By Karen Graham
The President of Millbrook Minor Hockey (MMHA), Kaury Jones, presented a passionate proposal for a new community centre for the township. Supported by a delegation of 20 Minor Hockey supporters, Jones outlined the familiar complaints about our current facility, including inadequate dressing rooms and parking, lack of accessibility, and the list goes on. Jones pressed Council to move from studies to action in order to address the needs of a growing community. With almost 200 registered members, the organization expects enrolment to double in the next three to four years as the new housing developments become occupied. The MMHA expects to have more teams next year, including an all-women’s team. They are already using ice at the Bewdley arena to supplement their needs on a regular basis.
What followed was a laundry list of attributes the organization hoped to see in the new Community Centre, including two ice pads, heated seating areas, 8 adult-sized dressing rooms, with common areas for meetings, exercise and possibly a pool. Jones outlined revenue generating possibilities a new and improved centre would offer beyond ice rentals, such as food service revenue from vendors, rentals for weddings and other events, etc. In conclusion, Jones acknowledged that affordability would be the deciding factor, but he was encouraging Council to think big.
Anyone who has visited the current location will concur with the conclusion of previous studies which say the building is deficient in almost every category. The delegation received no arguments regarding the condition of the current facility, which Councillor Belch described as being on “its last legs”. Belch also expressed hope that the local hockey association was as committed to helping with the financial burden of a new facility as the was demonstrated by our local soccer club, which rose to the occasion with cash to partially offset the incremental cost associated with the significant improvements to their facilities. What was more contentious was the extent of the vision offered about the features of the proposed facilities. Deputy Mayor Fallis was unconvinced that incremental revenues would flow into a dual pad facility being contemplated by Minor Hockey representatives, fearing the business currently being turned away was price-sensitive and was possibly only attracted to a Millbrook facility by a discounted rental rate.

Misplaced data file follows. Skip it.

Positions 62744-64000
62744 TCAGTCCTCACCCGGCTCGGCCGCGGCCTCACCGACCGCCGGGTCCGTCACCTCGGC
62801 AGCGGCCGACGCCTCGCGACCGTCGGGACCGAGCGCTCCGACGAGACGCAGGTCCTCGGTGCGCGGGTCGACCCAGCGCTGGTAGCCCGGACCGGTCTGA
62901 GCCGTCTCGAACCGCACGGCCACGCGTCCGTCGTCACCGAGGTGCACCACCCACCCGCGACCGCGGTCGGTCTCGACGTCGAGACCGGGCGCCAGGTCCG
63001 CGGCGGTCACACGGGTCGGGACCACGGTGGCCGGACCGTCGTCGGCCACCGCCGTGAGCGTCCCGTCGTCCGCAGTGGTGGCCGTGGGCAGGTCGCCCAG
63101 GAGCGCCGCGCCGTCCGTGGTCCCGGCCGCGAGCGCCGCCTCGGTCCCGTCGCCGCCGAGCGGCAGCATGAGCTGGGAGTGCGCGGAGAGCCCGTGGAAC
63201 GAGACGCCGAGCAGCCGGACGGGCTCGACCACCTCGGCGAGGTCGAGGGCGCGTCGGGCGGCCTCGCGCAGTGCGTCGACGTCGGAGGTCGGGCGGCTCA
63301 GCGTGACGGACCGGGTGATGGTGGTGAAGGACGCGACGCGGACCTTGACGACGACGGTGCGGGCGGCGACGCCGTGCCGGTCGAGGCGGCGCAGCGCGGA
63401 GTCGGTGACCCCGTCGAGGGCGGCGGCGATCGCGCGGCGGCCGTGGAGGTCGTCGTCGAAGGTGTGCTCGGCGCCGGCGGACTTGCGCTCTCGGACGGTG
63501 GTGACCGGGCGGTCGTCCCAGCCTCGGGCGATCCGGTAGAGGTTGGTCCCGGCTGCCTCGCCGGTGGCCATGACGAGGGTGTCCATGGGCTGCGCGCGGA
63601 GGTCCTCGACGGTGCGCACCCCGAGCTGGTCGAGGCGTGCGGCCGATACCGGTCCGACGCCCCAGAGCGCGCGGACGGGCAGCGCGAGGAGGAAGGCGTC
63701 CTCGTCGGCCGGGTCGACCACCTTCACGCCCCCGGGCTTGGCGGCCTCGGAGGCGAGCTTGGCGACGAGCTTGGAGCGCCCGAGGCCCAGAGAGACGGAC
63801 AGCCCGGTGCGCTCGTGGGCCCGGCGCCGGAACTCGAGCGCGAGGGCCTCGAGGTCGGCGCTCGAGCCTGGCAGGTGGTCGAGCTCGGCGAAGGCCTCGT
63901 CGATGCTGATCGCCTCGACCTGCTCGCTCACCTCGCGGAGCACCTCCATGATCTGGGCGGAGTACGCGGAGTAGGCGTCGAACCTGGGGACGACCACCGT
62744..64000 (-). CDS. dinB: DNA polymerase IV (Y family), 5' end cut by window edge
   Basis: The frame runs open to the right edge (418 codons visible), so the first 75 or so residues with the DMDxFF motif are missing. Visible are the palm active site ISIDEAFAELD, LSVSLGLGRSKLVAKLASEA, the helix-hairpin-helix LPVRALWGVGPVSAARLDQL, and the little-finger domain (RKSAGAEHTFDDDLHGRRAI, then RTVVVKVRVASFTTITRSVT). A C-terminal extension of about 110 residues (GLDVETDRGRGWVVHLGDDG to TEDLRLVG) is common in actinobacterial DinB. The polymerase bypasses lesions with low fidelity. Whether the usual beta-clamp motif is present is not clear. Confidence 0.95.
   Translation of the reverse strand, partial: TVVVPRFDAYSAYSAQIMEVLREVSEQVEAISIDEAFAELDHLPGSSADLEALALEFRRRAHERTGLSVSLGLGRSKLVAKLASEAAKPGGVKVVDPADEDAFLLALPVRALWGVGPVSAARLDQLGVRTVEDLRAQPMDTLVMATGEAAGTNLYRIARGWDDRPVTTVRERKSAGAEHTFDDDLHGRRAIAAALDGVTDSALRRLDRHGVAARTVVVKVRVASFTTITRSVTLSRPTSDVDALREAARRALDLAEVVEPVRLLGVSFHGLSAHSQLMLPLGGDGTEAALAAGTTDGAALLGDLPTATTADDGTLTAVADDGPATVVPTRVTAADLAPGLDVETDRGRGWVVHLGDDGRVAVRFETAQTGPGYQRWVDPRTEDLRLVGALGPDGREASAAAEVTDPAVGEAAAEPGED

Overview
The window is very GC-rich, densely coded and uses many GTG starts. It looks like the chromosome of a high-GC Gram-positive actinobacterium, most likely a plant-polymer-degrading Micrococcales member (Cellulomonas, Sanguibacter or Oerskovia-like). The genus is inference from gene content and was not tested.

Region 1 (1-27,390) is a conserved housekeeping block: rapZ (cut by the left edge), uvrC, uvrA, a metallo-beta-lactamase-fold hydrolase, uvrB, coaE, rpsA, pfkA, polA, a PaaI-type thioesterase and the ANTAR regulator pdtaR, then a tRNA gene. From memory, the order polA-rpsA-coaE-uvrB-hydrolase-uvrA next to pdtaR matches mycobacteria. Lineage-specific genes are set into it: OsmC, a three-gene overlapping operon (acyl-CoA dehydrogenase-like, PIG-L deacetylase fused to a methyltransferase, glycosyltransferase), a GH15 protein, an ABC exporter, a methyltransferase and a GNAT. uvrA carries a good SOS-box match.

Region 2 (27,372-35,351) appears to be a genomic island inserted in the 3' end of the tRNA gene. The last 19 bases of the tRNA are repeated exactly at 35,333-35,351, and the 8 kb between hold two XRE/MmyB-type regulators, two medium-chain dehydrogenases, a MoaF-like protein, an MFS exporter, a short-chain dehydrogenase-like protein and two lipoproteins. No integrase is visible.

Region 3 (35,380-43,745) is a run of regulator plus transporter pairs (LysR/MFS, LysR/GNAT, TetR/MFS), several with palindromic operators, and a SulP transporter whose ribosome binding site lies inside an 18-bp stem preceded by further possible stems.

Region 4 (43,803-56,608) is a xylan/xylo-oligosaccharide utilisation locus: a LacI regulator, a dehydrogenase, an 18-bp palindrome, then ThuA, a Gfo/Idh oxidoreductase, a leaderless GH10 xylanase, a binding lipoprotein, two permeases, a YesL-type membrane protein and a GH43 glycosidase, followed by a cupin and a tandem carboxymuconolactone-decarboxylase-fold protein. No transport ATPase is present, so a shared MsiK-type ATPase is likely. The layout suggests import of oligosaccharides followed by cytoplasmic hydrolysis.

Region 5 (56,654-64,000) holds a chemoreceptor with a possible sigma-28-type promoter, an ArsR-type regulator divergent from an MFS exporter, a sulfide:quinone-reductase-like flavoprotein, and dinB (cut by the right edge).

Mayor McFadden was more optimistic in his approach, listing several lost opportunities where outside user groups including sledge hockey and hockey teams from Clarington had approached the township for ice time. The location of the township and its good access makes it an attractive alternative for users groups both north and south. He also believed that the township and the hockey club could work together more closely to generate additional revenue by assisting with weekend hockey tournaments which are money making events.
The fact is, since Bewdley Minor Hockey club folded, there is ice available in a recently renovated arena a few miles south of town.
A 2011 study recommended that a new multi-use community centre be developed which would include a single NHL size pad with seating capacity of 400, six adult-size change rooms and other support spaces including a 4,000-5,000 square foot banquet hall/multi-use space, a 1,200 square foot activity studio with sprung floor to accommodate fitness activities, an 800 sq. ft. meeting/club room for meetings, courses, an indoor walking track and the possibility of an indoor soccer facility. The centre could offer programs and drop-in opportunities for youth and seniors and possibly house a modestly equipped fitness centre.
A Centre of this nature requires a site of roughly 8 acres in size, and the capital costs are estimated in the neighbourhood of $16 to $20 million to complete, and staff projections show a continued operating deficit averaging $150,000 over the next five years.
Council has asked staff to investigate some of the cost items further, but has also established four opportunities for the public to provide input on what they see as the priority for a new community centre. The public is invited to join Council during its regular meetings on April 18th and May 2nd at 1 pm, or at evening meetings at the township office those same days beginning at 6pm to share their views and guide them in identifying the best combination of features that won’t break the bank.